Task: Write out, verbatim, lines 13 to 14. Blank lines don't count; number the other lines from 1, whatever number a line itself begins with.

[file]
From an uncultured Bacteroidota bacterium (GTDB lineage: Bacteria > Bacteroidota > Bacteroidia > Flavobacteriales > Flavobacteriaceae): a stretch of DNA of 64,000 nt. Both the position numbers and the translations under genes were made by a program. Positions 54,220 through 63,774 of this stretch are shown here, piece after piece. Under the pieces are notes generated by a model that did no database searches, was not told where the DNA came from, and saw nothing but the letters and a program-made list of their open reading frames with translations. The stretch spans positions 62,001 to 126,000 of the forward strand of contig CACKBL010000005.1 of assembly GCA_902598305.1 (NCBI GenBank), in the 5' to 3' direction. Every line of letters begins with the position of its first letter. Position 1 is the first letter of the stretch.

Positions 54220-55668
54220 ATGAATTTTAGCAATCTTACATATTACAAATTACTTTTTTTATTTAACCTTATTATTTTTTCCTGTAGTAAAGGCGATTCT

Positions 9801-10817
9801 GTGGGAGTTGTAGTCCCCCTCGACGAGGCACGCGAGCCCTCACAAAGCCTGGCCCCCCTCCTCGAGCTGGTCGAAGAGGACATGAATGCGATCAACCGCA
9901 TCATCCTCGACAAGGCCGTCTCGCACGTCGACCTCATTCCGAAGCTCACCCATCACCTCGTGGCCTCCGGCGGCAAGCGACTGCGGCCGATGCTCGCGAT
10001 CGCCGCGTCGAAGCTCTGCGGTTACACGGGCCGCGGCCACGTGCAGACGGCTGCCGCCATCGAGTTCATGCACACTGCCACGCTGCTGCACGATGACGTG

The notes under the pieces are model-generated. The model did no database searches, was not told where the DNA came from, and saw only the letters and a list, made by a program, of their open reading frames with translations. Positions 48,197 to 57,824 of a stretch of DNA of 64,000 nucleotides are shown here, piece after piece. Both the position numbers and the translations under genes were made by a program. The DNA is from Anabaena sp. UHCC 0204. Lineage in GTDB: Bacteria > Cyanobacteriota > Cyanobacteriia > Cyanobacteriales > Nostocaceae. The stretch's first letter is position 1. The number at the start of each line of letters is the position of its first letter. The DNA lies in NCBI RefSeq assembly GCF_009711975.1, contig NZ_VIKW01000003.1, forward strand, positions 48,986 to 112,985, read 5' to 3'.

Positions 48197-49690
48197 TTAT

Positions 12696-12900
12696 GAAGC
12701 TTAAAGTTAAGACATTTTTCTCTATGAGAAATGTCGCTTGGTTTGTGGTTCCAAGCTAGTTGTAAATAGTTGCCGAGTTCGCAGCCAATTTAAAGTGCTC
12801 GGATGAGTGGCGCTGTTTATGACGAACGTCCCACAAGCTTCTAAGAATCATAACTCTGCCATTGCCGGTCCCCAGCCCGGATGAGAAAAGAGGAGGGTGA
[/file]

12701 TTAAAGTTAAGACATTTTTCTCTATGAGAAATGTCGCTTGGTTTGTGGTTCCAAGCTAGTTGTAAATAGTTGCCGAGTTCGCAGCCAATTTAAAGTGCTC
12801 GGATGAGTGGCGCTGTTTATGACGAACGTCCCACAAGCTTCTAAGAATCATAACTCTGCCATTGCCGGTCCCCAGCCCGGATGAGAAAAGAGGAGGGTGA